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Why Does My Child Worry So Much?

By: Carol Simmons, MS, LPC

Information on this page should be utilized as a guide, not medical advice. If you feel you need to speak with someone regarding behavioral therapy or counseling, please contact Connections to make an appointment.

A diagnosis that we often don’t associate with children and adolescents is anxiety and/or obsessive-compulsive disorder. We tend to think that childhood is the best time of their lives, but many parents and other caretakers recognize that the child they care about is dealing with anxiety to the point that it is affecting many aspects of their lives.

One in 10 children meets the criteria for anxiety disorder, and it is the most common problem reported by children of all ages. However, children often do not get the help they need because they are not causing problems at school or at home. Parents might not seek services because they fear that they are making a mountain out of a molehill. But anxious children do not get as much out of the classroom because they often fail to ask questions, do not contribute answers and may have trouble starting assignments because of their fear of failing. They can be perfectionists and this makes them either excellent students or perfectionists that cannot get anything done because they are too worried about the work being incorrect.

Children with anxiety have recurrent worries, but the range of worrying is broad and not confined to one area; whereas children with OCD often worry and obsess about one or a handful of specific things. If a child suffers from obsessive-compulsive disorder, which is driven by anxiety, their lives can possibly be impacted to an even greater extent. In the long run, research has shown that anxious children have more restricted choices and opportunities in terms of careers because of their worry about performing in front of others.

Some anxiety is understandable – a child who is afraid to go to school because they are being bullied; a child who is afraid because their home was burglarized; or a child who fears for his parent’s health after the death of someone close to them. Every child has a different reaction to fearful events, so it is difficult to prepare for what might happen to them. A point that many parents don’t consider is that their reaction to the child’s fear is an important factor and over-consoling or making too many concessions for anxiety or OCD traits can validate the fear. On the other hand, dismissing the fear can lead to the children feeling they have no protection or comfort.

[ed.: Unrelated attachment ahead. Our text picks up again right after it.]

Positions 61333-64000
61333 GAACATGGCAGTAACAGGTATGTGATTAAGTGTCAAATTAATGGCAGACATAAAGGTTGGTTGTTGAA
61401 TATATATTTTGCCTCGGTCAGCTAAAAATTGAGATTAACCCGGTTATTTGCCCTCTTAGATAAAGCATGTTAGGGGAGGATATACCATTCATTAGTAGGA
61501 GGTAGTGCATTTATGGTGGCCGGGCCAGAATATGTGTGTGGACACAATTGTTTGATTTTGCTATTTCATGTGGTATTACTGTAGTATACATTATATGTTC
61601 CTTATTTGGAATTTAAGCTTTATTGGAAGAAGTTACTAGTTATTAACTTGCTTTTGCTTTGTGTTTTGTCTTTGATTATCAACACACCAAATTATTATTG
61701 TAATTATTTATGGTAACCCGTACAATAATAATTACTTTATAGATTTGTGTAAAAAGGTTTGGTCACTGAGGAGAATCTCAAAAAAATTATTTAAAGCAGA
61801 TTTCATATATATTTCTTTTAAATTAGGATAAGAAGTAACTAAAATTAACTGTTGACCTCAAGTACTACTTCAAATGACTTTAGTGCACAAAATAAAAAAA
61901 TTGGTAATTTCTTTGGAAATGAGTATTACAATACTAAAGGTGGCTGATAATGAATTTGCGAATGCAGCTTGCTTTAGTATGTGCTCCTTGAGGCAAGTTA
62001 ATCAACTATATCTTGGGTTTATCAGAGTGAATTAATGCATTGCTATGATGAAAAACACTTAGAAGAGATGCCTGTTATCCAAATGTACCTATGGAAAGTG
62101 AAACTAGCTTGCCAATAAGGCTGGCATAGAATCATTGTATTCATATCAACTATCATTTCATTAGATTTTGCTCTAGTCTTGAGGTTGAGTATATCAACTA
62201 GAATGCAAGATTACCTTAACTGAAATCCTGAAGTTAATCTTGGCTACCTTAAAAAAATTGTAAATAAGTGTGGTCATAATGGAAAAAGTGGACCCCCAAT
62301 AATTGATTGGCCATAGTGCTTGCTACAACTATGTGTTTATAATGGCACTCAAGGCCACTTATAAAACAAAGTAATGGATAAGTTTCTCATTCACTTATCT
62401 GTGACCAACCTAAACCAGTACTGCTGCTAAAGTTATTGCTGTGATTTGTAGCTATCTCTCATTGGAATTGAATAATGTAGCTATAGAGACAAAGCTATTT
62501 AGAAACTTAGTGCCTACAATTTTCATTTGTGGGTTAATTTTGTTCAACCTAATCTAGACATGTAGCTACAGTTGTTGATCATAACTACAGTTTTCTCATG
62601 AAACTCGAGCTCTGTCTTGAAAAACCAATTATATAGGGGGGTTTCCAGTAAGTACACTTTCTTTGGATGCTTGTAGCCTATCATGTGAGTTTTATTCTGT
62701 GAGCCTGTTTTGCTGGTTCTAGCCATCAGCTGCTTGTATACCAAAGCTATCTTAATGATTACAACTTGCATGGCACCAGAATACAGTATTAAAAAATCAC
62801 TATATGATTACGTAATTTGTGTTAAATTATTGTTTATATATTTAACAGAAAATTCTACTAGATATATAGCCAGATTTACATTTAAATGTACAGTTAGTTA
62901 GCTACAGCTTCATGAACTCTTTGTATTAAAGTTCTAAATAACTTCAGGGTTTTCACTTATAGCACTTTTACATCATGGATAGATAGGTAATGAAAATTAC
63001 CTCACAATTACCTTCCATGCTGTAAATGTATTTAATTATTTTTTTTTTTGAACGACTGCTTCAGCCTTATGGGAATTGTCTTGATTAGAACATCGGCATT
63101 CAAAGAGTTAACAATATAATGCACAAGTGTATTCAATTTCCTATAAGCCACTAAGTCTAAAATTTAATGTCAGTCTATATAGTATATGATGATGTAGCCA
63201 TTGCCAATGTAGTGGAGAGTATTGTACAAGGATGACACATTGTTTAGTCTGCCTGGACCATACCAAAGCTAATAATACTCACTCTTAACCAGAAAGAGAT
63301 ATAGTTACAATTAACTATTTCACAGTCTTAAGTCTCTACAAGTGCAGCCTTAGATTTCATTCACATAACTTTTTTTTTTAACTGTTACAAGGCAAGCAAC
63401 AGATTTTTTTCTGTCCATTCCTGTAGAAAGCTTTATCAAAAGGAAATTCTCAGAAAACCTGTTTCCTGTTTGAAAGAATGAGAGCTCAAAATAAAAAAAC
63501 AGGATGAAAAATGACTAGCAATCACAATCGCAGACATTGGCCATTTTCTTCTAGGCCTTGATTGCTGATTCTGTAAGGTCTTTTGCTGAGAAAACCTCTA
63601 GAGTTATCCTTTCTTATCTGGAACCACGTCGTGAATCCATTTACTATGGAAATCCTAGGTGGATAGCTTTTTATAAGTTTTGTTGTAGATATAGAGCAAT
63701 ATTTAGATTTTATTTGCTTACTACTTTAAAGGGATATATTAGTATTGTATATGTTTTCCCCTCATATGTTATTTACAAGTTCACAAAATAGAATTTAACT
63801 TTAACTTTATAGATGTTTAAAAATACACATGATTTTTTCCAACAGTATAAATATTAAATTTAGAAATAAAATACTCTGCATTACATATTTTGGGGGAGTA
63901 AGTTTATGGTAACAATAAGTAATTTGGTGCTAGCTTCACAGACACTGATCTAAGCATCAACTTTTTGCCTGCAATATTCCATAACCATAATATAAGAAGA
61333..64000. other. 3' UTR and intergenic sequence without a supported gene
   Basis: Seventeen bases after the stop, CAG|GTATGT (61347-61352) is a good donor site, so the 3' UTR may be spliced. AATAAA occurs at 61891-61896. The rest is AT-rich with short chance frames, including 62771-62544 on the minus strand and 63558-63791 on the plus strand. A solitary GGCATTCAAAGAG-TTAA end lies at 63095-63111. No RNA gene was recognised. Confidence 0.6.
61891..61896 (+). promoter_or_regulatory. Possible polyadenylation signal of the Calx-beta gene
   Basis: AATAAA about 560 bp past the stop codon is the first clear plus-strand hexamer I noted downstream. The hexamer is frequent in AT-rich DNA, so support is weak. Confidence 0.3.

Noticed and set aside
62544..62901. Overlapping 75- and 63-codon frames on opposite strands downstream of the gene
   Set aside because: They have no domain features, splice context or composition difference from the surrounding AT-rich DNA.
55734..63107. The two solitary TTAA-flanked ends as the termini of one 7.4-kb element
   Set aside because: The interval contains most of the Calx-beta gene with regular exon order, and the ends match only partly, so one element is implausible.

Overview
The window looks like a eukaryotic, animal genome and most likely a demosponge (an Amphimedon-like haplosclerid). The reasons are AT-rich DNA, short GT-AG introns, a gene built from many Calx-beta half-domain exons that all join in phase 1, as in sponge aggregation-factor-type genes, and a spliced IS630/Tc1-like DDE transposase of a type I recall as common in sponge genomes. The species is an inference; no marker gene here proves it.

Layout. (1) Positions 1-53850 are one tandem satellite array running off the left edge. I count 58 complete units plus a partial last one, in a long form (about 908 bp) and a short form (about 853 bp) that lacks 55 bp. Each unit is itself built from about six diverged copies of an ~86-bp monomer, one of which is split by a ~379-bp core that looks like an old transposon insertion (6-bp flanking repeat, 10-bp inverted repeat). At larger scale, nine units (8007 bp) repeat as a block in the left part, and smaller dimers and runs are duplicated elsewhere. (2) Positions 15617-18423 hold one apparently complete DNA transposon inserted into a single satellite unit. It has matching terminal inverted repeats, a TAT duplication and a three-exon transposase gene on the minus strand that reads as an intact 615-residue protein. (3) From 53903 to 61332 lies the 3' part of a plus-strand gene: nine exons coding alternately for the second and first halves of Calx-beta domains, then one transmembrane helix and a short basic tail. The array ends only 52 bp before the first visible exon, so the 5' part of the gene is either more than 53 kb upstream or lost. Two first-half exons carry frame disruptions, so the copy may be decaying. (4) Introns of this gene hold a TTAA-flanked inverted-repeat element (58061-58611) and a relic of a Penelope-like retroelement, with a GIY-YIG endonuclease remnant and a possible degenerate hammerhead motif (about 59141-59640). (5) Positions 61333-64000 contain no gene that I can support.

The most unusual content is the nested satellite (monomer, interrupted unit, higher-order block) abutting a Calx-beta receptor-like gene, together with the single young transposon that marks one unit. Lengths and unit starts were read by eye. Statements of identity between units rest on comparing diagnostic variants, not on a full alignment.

Strategies for handling anxiety are basically the same for all ages, but it is much harder for adults to make these changes. The reason to get help for the child while their minds are more flexible and open to change is that it reduces the chance that they will carry this diagnosis into adulthood. Some markers that might indicate anxiety are:

  • Worry that occurs more days than not
  • Child cannot control the worry
  • Child is restless, easily fatigued, has trouble concentrating, is irritable or has disturbed sleep
  • Worry is affecting social interactions or other areas of functioning

If you suspect that your child is an overly anxious child, ask for an evaluation by a qualified children’s counselor. There are options for evidence-based strategies that can greatly improve a child’s cognitive ability to handle daily stressors by stopping the loop of anxious thinking. Counselors can also help parents use interventions that will make it more likely for the child to succeed in this process. Ignoring the problem won’t make it go away, and planning for positive emotional health is every bit as important as planning for positive physical health.


*Please note these are simply recommendations. They are not products or services of         

 Hattiesburg Clinic Connections, nor do we endorse these resources.


Information on this page should be utilized as a guide, not medical advice. If you feel you need to speak with someone regarding behavioral therapy or counseling, please contact Connections to make an appointment.